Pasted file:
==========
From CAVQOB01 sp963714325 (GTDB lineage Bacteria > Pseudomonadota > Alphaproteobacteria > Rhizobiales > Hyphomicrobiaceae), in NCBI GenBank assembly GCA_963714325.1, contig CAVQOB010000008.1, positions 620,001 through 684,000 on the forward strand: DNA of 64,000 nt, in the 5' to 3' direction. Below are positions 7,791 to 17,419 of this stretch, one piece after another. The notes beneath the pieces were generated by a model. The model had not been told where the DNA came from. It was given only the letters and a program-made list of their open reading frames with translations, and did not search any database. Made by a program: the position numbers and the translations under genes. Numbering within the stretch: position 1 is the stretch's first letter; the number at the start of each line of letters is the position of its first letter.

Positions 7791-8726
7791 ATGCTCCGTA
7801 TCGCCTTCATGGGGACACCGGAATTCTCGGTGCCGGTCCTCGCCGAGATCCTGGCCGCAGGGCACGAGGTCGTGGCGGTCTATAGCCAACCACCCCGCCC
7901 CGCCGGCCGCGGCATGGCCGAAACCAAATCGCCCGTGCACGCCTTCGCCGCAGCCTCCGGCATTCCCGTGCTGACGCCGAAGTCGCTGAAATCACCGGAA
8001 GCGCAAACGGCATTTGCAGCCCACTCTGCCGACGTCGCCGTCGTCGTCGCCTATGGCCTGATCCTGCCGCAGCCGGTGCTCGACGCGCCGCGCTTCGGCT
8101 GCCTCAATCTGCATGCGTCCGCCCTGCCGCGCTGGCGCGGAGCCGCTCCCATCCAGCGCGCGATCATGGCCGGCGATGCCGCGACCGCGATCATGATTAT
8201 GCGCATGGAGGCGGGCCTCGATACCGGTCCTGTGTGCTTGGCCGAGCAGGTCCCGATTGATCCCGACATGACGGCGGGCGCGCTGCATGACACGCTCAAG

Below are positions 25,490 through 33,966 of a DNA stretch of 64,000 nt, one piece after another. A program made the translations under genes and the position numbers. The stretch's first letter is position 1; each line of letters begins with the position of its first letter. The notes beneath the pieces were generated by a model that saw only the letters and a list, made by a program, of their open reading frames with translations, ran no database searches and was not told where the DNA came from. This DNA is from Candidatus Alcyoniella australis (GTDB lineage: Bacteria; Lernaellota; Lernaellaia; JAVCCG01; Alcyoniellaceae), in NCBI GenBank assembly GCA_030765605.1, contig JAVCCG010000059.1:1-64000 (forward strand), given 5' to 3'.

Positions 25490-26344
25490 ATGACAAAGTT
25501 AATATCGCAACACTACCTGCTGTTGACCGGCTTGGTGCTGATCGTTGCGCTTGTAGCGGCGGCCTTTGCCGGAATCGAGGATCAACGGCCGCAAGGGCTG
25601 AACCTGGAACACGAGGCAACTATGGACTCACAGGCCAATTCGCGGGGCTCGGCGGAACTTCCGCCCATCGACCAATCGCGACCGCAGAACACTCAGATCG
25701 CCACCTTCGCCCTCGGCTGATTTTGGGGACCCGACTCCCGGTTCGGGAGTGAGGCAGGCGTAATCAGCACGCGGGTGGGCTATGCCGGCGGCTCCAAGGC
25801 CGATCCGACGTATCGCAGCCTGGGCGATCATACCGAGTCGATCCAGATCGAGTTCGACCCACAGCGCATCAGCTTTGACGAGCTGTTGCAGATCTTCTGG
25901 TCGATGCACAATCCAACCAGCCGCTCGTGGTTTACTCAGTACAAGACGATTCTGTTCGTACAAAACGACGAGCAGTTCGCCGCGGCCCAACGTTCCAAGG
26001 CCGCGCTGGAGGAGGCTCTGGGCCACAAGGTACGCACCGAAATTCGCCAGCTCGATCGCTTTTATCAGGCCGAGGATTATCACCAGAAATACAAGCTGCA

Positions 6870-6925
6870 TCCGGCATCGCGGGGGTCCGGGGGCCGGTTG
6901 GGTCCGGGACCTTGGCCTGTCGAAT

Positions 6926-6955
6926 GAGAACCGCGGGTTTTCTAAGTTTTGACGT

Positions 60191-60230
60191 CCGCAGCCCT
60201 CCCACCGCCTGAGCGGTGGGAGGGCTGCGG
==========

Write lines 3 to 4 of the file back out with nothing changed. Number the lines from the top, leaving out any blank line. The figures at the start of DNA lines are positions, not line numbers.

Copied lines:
7791 ATGCTCCGTA
7801 TCGCCTTCATGGGGACACCGGAATTCTCGGTGCCGGTCCTCGCCGAGATCCTGGCCGCAGGGCACGAGGTCGTGGCGGTCTATAGCCAACCACCCCGCCC